Sugaway: Using Synthetic Biology to Treat Diabetes
Islam, Promotto, School of Engineering and Applied Science, University of Virginia
Kozminski, Keith, AS-Biology, University of Virginia
Earle, Joshua, EN-Engineering and Society, University of Virginia
Diabetes mellitus consists of a group of metabolic diseases which all share a common characteristic of inducing elevated blood glucose levels. This increase is often due to a dysregulation (type I diabetes) or dysfunction (type II diabetes) of native insulin, and current statistics suggest approximately 34.2 million individuals in the United States are affected by diabetes. The current standard for treatment is the self-administration of insulin, but this has become difficult for many diabetic patients as insulin prices are at an all-time high and are predicted to continue increasing. This situation calls for a deeper look into the insulin market and the consequent rising tensions between diabetic patients and pharmaceutical companies, as well as the viability of a new supplemental treatment which can be taken by diabetic patients to reduce their reliance on insulin.
My technical project aimed to find a new supplemental treatment for diabetic patients through a synthetic biology approach. Specifically, I designed a bacterium which can mimic the effects of insulin by increasing the conversion from glucose to glycogen. This was done by designing a novel plasmid, called pKID1, which contains four genes involved in glycogen synthesis. These genes are placed under the control of a rhamnose-inducible promoter, such that the genes in glycogen synthesis are only expressed in the presence of rhamnose. This plasmid was transformed into electrocompetent JM109 cells and the expression under rhamnose was verified by measuring the protein expression with a western blot. Functionality of the plasmid was then tested by measuring the intracellular glycogen concentration after a 6-hour culture in glucose-supplemented M9 media, which showed a significant increase in intracellular glycogen in pKID1 transformed cells compared to control cells. This design represents a prototype probiotic treatment, which would work by having a diabetic patient take probiotic pill prior to a meal. The bacteria would then work in the small intestine and mimic the effects of insulin by uptaking extracellular glucose and converting it into glycogen. The potential of this prototype to be used as a probiotic offers a less expensive treatment method for diabetic patients by reducing their reliance on expensive insulin.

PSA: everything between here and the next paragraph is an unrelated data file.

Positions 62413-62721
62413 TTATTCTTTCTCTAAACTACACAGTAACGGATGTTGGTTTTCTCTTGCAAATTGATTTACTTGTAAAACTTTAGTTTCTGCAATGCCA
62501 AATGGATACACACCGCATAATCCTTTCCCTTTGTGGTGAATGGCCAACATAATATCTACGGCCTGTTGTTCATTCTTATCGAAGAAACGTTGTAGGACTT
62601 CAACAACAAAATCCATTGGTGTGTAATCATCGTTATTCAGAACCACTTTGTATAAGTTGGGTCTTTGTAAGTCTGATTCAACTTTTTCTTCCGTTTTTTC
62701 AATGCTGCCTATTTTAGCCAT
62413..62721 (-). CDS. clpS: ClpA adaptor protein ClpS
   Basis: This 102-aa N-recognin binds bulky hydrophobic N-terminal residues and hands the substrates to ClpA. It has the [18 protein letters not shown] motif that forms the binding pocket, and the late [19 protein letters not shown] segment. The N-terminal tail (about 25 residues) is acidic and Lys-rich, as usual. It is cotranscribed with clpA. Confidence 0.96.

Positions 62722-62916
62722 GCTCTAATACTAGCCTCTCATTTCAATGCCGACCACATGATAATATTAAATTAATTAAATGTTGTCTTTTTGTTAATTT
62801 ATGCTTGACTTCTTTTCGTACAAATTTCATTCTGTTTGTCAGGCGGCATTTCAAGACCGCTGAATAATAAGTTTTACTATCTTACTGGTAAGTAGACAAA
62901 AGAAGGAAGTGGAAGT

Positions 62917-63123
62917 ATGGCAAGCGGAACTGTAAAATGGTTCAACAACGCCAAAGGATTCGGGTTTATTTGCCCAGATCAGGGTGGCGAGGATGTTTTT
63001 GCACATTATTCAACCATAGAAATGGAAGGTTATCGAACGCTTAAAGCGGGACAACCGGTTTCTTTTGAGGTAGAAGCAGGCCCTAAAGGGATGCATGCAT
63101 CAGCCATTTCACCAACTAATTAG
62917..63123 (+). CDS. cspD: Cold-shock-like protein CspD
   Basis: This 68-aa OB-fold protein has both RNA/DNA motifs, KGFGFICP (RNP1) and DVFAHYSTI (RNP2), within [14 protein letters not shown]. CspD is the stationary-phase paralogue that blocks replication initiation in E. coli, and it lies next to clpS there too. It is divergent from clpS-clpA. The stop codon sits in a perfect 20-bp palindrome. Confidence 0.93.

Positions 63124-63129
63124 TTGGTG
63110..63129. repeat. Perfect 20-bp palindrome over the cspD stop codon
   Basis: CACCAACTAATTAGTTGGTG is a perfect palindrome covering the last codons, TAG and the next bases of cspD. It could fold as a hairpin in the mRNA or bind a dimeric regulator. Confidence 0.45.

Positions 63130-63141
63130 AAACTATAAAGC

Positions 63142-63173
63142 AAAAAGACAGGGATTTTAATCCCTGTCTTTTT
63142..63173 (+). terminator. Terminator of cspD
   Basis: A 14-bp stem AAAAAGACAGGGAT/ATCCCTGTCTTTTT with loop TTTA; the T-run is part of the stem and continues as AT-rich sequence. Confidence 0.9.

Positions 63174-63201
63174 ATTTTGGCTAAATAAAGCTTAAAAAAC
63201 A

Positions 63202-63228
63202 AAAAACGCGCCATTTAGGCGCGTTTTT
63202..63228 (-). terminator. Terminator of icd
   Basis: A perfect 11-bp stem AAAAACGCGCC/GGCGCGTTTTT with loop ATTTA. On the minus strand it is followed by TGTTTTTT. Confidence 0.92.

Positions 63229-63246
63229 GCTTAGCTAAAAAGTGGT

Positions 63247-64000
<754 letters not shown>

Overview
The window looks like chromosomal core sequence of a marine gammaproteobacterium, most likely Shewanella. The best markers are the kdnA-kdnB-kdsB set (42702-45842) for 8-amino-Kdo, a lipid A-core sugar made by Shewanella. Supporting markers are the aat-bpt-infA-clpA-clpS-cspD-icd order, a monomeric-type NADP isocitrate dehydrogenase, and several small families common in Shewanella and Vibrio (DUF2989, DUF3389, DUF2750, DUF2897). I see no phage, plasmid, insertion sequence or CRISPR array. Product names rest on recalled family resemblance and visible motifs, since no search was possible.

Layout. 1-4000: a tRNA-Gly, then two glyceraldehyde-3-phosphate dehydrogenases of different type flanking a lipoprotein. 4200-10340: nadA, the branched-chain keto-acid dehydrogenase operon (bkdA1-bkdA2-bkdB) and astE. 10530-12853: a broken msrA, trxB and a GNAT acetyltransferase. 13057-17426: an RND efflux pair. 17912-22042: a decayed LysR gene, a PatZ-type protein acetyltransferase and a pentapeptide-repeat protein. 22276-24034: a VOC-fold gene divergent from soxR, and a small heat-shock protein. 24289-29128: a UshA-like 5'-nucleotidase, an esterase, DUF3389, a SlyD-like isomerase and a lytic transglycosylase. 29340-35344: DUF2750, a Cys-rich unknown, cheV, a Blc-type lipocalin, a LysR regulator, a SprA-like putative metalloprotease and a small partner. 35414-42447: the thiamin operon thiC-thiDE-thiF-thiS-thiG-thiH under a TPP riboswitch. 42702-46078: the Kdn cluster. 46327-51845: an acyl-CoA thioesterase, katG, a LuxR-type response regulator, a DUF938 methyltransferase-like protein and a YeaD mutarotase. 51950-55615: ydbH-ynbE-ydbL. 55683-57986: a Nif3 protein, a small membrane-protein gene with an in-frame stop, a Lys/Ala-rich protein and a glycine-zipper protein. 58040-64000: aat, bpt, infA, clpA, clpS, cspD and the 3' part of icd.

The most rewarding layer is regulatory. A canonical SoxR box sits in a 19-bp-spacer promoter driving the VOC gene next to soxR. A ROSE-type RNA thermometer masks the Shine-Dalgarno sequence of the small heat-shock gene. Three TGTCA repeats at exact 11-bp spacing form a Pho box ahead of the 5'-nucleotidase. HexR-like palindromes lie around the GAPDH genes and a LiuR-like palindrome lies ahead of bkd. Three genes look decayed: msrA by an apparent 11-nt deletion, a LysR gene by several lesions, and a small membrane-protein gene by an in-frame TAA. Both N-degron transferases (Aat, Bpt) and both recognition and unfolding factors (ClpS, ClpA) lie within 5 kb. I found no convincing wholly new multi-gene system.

My STS research focuses on how insulin market came to the position where it is today and the relationship between diabetic patients and the pharmaceutical industry. I begin by discussing the history of insulin and the price trends which have brought the United States insulin market to where it is today. I then look into policy and legislation changes at both the federal and state level and the attempts made by the government to control the insulin market. To understand the relationship between diabetic patients and the pharmaceutical industry, I break down the insulin production pipeline and the advocates for each side of this relationship. Through this paper, I conclude that the conflict between diabetic patients and pharmaceutical companies is complex and that blame can not easily be placed on either side. This conflict arises from several different factors all leading to the rise in insulin prices and the decrease in insulin availability for diabetic patients. While there is no clear solution currently to this conflict, a combination of new legislation giving control to the insulin market combined with looking outwards at how other nations have controlled drug prices may give insight into a potential solution.
Working on both the technical and sociotechnical aspects of this project have given me important insight into how the technical skills and concepts I have learned have an impact on other individuals worldwide. Specifically, the design of a potential drug is only the first part of the drug design and manufacturing process. How the drug is actually accessible to individuals and their efficacy outside of the laboratory setting is a completely separate process which needs to be considered during the research and development phase in order to maximize the benefits of the product to its intended consumers.
BS (Bachelor of Science)
Diabetes, Synthetic Biology, Insulin, Price Gouging
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